People + Projects

Malak Morgan Art ExhibitAcrylic Pigments 36 x 24

March 4th  – April 14th – Center for Design

Malak Morgan who currently resides in New Orleans, is an Artist and practicing Architect in New Orleans and New Jersey.

As an Artist, she studied at the School of Fine Art in Cairo, Egypt for 3 years before beginning her studies in architecture at Cairo University. She started with oil painting portraits, and still Life, as well as water color renderings and sculptural
models of architectural design projects.

In 2015, she enrolled at the New Orleans Academy of Fine Arts to pursue
painting full time. Her abstract impressionist style employs mixed media, mainly acrylic, gold leaves, pigments, water color gouache, and collage.
Malak was the first practicing woman architect in Egypt. She was the architect of record for many private residences in Cairo, Egypt before coming to the US. She worked for major Architectural firms in New York City and Princeton, NJ, where she was responsible for architectural design and construction documentation on projects in the institutional, commercial/recreational, residential, and health fields. In 1993 she started Morgan Architecture, Inc., a small practice firm in Princeton, NJ with her husband Saad Morgan, an Artist and Interior Designer.

The firm was commissioned projects ranging from Churches, Residential and Business building types. Her latest project, St Mina Coptic Orthodox Church in Holmdel, NJ, was completed in September 2016.

In her own words, Ms. Morgan describes her art in the following statement:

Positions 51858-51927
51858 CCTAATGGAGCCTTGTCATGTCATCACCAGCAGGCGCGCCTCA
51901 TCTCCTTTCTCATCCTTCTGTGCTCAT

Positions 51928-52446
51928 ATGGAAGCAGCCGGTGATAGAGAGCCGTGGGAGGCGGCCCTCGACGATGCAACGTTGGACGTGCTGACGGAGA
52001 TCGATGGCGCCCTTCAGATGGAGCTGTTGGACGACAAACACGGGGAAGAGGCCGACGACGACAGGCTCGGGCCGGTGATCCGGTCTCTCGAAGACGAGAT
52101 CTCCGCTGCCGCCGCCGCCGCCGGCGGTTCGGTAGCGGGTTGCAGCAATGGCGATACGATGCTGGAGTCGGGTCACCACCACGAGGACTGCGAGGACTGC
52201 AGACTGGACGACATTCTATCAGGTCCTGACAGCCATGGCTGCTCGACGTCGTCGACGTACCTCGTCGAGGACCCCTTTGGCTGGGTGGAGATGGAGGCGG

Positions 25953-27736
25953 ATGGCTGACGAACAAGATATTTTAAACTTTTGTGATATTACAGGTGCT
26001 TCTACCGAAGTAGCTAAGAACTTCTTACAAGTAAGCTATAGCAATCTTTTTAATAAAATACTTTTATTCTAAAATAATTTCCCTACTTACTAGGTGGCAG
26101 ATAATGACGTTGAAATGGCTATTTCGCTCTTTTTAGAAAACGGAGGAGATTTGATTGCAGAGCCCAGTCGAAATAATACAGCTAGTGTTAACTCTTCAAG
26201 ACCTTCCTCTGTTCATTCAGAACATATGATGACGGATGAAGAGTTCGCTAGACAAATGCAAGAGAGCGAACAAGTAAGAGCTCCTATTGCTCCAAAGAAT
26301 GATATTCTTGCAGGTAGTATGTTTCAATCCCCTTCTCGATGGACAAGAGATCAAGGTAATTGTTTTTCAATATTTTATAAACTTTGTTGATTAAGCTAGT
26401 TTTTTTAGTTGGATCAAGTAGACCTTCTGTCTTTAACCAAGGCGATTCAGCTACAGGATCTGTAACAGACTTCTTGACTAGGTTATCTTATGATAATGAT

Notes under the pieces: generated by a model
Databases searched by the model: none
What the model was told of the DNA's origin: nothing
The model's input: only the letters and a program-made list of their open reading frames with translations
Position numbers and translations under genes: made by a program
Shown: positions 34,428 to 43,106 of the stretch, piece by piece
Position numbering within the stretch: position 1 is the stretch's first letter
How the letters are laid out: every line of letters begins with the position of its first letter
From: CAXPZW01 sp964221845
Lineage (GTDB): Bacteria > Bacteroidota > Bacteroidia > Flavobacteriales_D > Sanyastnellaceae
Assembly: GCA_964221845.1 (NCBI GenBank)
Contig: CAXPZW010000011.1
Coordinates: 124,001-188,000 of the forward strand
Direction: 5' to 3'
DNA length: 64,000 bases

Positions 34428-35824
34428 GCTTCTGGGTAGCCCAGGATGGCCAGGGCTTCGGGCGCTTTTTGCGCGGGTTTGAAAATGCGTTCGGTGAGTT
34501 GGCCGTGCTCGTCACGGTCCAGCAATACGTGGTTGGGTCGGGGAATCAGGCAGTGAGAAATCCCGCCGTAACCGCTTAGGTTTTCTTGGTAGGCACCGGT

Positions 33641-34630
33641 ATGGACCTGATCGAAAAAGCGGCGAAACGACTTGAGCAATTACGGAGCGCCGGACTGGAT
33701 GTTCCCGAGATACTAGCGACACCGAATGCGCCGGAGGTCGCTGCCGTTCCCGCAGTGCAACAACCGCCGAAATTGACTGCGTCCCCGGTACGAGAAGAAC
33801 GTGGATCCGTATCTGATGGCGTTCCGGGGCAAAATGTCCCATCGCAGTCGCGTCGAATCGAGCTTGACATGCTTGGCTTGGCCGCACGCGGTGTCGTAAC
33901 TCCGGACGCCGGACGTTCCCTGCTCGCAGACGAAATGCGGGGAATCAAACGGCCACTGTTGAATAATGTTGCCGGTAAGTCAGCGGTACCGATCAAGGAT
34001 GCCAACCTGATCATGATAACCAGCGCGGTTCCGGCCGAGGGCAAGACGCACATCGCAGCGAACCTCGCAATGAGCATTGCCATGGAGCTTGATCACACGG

“My work consists of sinuous curves, smooth surfaces, and colors that have an architectonic characteristic embodied in an array of colors and forms combined into mixed media drawings. I construct my work in a physical way, through color, and
drawing-based procedures. My paintings lie on the shifting border between legibility and abstraction.

The body of the work is based on the timeless elements of sea, sky, earth, and human life, integrating contradictory elements into a cohesive unified whole.
These abstract paintings are influenced by formal principles. I use these principles both literally and metaphorically as the vocabulary with which I develop my compositions.
In order to capture this richness, I work on a large number of paintings concurrently. This allows me to interchange strong elements and techniques from one piece to the next. Each multi-layered rendering shares some details with other works.
The overlap of elements enriches each individual expression and deepens the cohesion within each body of work.”